IN RE THE MARRIAGE OF: STEVAN STREIT WILLIAMS, Petitioner and Appellee, and LINDSAY MARIE WILLIAMS, Respondent and Appellant.
Submitted on Briefs: August 8, 2018
District Court of the Twenty-Second Judicial District, In and
For the County of Stillwater, Cause No. DR-2015-13 Honorable
Blair Jones, Presiding Judge
Appellant: Craig R. Buehler, Buehler Law Office, Lewistown,
Appellee: Jo Messex Casey, Hendrickson Law Firm, P.C.,
Lindsay Williams (Lindsay) appeals from the Twenty Second
Judicial District Court's Findings of Fact and
Conclusions of Law dated October 11, 2017 setting forth the
court's ordered parenting plan which provides for the
parties' children to reside on a primary basis in
Columbus, Montana. We affirm.
We restate the issue on appeal as follows:
the District Court abuse its discretion in ordering the
parenting plan which provides for the children to reside on a
primary basis in Columbus?
AND PROCEDURAL BACKGROUND
Lindsay and Stevan Williams (Stevan) met in college when a
professor requested she take notes for him as he is deaf.
They married in July 1999. Prior to having children, the
parties moved to Columbus where Stevan began working in his
family's business. The parties have three children:
G.M.W., born in 2003, G.L.W., born in 2007, and T.R.W., born
in 2008. G.M.W and T.R.W. were born deaf and have cochlear
implants. The parties separated near the end of the school
year in 2015. Prior to the parties' separation they
resided as a family in Columbus. Post-separation, Stevan
remained in Columbus and Lindsay relocated from Columbus to
Lovell, Wyoming, then to Bearcreek, Montana, and then later
to Lewistown, Montana. The parties alternated parenting of
their children on a weekly basis during the summer of 2015,
then agreed to continue this 50/50 schedule for the 2015-2016
school year with the children attending school in Columbus.
The parties entered into a written Stipulated Marital and
Property Settlement Agreement filed November 17, 2016
resolving all non-parenting issues associated with their
dissolution. The District Court adopted the parties'
Agreement and signed a Decree of Dissolution of Marriage on
November 18, 2016. As part of the dissolution, the parties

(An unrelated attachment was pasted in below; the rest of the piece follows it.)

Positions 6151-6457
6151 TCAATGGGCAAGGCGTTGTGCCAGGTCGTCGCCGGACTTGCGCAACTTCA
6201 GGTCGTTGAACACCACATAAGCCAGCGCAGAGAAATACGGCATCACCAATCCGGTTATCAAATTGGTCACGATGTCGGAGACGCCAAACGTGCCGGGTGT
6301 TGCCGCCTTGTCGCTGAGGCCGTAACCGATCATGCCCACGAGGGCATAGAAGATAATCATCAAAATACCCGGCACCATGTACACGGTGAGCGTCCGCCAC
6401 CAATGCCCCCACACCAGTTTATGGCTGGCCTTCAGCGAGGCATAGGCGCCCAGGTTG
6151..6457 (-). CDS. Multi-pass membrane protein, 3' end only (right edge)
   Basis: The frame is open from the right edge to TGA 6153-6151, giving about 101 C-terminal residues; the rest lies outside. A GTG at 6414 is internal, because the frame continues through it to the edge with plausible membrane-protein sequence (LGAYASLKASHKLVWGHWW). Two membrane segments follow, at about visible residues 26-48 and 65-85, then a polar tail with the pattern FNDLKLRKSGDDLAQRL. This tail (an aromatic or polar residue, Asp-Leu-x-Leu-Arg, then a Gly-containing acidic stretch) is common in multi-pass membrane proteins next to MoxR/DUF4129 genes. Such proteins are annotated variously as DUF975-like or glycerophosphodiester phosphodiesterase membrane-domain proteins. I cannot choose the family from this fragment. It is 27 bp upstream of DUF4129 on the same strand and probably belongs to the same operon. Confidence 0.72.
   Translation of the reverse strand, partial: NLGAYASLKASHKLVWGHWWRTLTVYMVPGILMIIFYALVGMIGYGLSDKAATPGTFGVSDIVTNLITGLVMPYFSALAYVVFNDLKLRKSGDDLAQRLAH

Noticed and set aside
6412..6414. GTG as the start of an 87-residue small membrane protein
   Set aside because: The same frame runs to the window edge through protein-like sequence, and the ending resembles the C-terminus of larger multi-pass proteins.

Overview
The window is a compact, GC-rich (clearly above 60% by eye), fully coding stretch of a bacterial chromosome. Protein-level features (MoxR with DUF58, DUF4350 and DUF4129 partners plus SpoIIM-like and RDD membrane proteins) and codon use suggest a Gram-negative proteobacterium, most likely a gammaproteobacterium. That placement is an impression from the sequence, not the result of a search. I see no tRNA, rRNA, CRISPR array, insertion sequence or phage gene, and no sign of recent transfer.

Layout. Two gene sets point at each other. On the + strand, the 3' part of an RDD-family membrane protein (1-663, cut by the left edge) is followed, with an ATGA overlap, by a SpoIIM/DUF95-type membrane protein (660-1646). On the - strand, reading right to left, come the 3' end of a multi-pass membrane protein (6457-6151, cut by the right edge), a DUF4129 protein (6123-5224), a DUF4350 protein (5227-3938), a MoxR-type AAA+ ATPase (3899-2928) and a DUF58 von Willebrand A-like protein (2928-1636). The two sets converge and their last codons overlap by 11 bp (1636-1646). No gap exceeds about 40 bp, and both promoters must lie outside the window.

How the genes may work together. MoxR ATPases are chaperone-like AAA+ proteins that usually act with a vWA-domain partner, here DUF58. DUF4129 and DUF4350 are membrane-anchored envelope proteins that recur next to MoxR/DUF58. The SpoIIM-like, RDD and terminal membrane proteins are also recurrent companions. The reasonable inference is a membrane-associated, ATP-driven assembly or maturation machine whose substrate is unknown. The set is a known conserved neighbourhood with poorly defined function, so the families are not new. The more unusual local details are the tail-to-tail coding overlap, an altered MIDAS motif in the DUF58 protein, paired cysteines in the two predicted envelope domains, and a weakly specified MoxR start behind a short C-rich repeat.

entered into a Stipulated Interim Residential Schedule filed
November 7, 2016, which was approved and adopted by the
court. This interim plan provided for the children to reside
on a primary basis with Stevan and for Lindsay to parent the
children on weekends (designated by her but assuring Stevan
would parent at least two weekends of each month),
alternating major holidays, and time in the summer.
On July 17, 2017, the parties appeared with their respective
counsel for trial. At the outset of the hearing, the parties
confirmed resolution of all non-parenting issues in their
dissolution and proceeded to trial on the remaining parenting
issues. The following week, both parties filed post-trial
findings. The District Court issued an Order Re: Interim
Parenting Plan and Parenting Schedule on August 8, 2017, to
remain in effect until the court issued a final parenting
order. This interim plan provided for the children to
continue to attend school and reside in Columbus. It also
provided that in the event Lindsay relocated back to
Columbus, the children would reside with her on a primary
basis in Columbus. Subsequently, the District Court issued
its Findings of Fact and Conclusions of Law setting forth the
District Court's parenting plan on October 12, 2017 from
which Lindsay now appeals. Additional facts will be
referenced in the discussion below.
We review the underlying findings in support of a districts
court's decision regarding a parenting plan under the
clearly erroneous standard. Guffin v.
Plaisted-Harman, 2010 MT 100, ¶ 20, 356 Mont.
218, 232 P.3d 888. We review a district court's
conclusions of law to determine if they are correct. In
re Parenting of C.J., 2016 MT 93, ¶ 12, 383 Mont.
197, 369 P.3d 1028. A district court has broad discretion
when considering the parenting of a child, and we must
presume the court carefully considered the evidence and made
the correct decision. In re Parenting of C.J.,
¶ 13 (citation omitted). It is not this Court's
function to reweigh conflicting evidence or substitute its
judgment regarding the strength of the evidence for that of
the district court. In re A.F., 2003 MT 254, ¶
24, 317 Mont. 367, 77 P.3d 266. Rather, the ultimate test for
adequacy of findings of fact is whether they are sufficiently
comprehensive and pertinent to the issues to provide a basis
for decision, and whether they are supported by the evidence
presented. In re Marriage of Wolfe, 202 Mont. 454,
458, 659 P.2d 259, 261 (1983). Accordingly, absent clearly
erroneous findings, we will not disturb a district
court's decision regarding parenting plans unless there
is a clear abuse of discretion. In re Parenting of
C.J., ¶ 13.
Did the District Court abuse its discretion in ordering
the parenting plan whichprovides for the children